Doctors Hold the Key to Lower Drug Prices

The U.S. is grappling with how to rein in high drug prices. Unfortunately, most of the proposed solutions work better on a bumper sticker than in reality. The debate, however, tends to ignore a key player — the prescribing doctor — who could have a central role in a more sustainable approach to better value in drug pricing.

A major driver of high drug prices is the lack of value consciousness on the part of prescribing physicians. Fee-for-service medicine creates incentives for doctors to care only about effectiveness and patient convenience when prescribing. In most cases, they are not even aware of the price of a drug or how much it costs the patient. To combat physician insensitivity to price, health plans have evolved a series of strategies, but they work imperfectly and often alienate patients and physicians.

For example, health plans have responded to rising drug costs by relying on pharmacy benefit managers, or PBMs, to negotiate better prices and rebates. The plans also impose restrictive formularies of covered medications and make access to expensive medicines more complicated with programs such as “step therapy,” which compels patients to try a lower-cost drug to receive a higher cost one. The most prominent example is prior authorization, which requires doctors to fill out cumbersome paperwork and submit clinical data to justify the prescription. Yet more than 90 percent or more of prior authorizations are approved, leading many physicians and patients to wonder why a more efficient process isn’t possible.

A more promising way to promote savings involves doctors and is already in practice as a byproduct of new risk-based payment models like Accountable Care Organizations and bundled payments and of increasing participation in the Medicare Advantage program (the private part of Medicare). At their core, these models move away from fee-for-service payment and instead reward doctors for delivering better, not just more, care. In many cases, drug costs are included in the model, and in all cases, medication choices influence total costs of case and patient outcomes.

Doctors know that more tightly managed drug spending can help lower costs. Those in risk-based payment models (in which payment is no longer just based on how much care is provided) tend to take a different approach than under fee-for-service. When the doctors themselves are at least partially on the hook, they prescribe lower-cost drugs when possible; use expensive drugs only when they are most likely to work; insist that patients take expensive drugs as prescribed; achieve the maximal clinical benefits by adjusting dosages more rapidly; and evaluate drugs based on the total return on investment over a year. These steps help boost the likelihood that the benefit of the drug is worth the cost.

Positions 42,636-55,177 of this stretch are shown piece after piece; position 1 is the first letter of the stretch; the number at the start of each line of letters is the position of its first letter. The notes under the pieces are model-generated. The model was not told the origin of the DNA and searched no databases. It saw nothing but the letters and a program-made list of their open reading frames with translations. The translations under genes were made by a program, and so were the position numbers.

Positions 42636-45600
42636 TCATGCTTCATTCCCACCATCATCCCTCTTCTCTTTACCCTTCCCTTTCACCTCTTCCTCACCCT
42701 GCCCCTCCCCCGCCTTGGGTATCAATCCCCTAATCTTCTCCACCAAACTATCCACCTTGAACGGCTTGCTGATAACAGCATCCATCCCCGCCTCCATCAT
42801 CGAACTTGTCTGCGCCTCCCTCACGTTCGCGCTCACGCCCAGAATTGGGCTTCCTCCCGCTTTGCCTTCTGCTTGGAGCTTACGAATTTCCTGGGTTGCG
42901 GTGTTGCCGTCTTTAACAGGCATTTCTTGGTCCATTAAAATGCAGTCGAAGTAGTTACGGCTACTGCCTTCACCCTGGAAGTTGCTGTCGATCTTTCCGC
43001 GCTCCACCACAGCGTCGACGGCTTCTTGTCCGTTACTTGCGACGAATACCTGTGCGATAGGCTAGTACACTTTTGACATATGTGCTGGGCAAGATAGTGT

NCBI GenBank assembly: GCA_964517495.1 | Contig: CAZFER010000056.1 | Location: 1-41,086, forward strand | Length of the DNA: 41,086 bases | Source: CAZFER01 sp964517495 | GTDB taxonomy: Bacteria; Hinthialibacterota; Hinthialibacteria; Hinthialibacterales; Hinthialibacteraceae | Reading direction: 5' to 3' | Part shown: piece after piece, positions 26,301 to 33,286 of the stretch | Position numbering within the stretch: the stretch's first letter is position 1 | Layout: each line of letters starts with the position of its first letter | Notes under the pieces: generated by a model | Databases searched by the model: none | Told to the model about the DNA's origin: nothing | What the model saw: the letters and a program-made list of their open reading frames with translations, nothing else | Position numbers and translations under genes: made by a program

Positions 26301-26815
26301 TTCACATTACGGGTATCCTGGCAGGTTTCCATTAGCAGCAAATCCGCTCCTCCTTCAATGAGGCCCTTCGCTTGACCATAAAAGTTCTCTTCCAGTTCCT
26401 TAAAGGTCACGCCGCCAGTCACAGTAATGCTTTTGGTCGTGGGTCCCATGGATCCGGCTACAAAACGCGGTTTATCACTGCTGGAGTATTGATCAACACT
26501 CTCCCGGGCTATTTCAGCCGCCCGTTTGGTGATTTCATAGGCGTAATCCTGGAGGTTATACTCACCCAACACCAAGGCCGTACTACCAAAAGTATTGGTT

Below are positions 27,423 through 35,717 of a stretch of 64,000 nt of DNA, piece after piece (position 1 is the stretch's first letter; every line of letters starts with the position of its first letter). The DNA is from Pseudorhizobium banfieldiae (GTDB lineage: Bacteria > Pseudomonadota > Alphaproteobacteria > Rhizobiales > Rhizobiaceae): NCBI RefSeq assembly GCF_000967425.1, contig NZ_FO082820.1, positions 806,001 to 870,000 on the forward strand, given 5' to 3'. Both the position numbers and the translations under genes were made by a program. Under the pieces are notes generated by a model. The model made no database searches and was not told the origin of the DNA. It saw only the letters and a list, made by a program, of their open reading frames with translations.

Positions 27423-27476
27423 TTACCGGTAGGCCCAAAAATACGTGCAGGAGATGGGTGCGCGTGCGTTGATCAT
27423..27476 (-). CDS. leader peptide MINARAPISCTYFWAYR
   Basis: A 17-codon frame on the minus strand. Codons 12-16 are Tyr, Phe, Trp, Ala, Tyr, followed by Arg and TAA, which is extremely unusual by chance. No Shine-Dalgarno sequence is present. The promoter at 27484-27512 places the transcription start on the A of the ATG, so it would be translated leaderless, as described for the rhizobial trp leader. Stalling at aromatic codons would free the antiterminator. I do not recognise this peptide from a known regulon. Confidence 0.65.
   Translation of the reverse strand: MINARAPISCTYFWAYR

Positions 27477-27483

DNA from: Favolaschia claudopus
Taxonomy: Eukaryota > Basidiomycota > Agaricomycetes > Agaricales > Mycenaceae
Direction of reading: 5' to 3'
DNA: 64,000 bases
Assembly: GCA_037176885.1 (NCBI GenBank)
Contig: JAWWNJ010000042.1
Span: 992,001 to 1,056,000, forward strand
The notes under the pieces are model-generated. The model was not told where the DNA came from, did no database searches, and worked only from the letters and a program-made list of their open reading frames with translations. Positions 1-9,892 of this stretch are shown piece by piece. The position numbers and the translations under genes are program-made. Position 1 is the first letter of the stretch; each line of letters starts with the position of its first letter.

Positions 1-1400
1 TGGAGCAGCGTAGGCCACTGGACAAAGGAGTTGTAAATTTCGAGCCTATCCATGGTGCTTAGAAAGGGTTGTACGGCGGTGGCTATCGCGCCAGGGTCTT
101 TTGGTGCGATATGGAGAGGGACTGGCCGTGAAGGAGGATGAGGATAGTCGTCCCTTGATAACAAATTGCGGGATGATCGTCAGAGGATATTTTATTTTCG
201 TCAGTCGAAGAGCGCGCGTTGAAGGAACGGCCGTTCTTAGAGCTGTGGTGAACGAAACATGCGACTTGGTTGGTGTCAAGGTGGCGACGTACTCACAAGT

Although these models hold great promise for obtaining better value from drugs, they also raise knotty challenges. In particular, doctors manage drugs differently under risk-based contracts because, unless the medicine works, every dollar of additional drug cost is a dollar less income for doctors. That has complex consequences: These payment models diminish the market for low-value medications and instead reward manufacturers of medicines that produce lower health-care costs. But they may also lead to underinvestment in innovations that make medicines more convenient for patients or have other benefits but don’t lower total medical cost. More importantly, they increase the risk that doctors may stint on necessary prescriptions.

For example, in a Medicare Advantage contract in which the physician is paid a fixed amount per year for all the care the patient needs, the doctor typically earns on average $8,500 a patient. Since many drugs can cost more than that, patients who turn out to need expensive medicines can lead to big financial losses for doctors. Risk-based payment models all attempt to protect doctors to some degree from these financial exposures through steps such as carving out certain classes of drugs (cancer medications or biologic medicines) and offering stop-loss insurance for patients who exceed benchmarks (such as covering expenses above $100,000 a year for Medicare Accountable Care Organization patients). Unfortunately, all these interventions are imperfect and doctors can be left with strong incentives to limit use of expensive medicines even when they are warranted.

As a result, regulators and patient advocates need to be vigilant about protecting patients from doctors who unethically limit access to effective but expensive medicines. Current malpractice laws offer some protection against doctors stinting on care, but few patients or families ever go through the cumbersome process of engaging this system. A better approach will ultimately involve using electronic health records to develop systems to monitor and intervene rapidly in cases where doctors unethically limit access to care.

Despite these challenges, risk-based payment models are likely to continue to spread, and it seems likely that that they will lead to more competitive drug markets and lower drug prices than the more commonly debated options. Neither Congress nor pharmaceutical manufacturers seem focused on this trend, but we may be on the verge of a value-based pricing era driven by other forces that could constrain drug pricing far beyond the current imagination of payors, PBMs, and policy makers.


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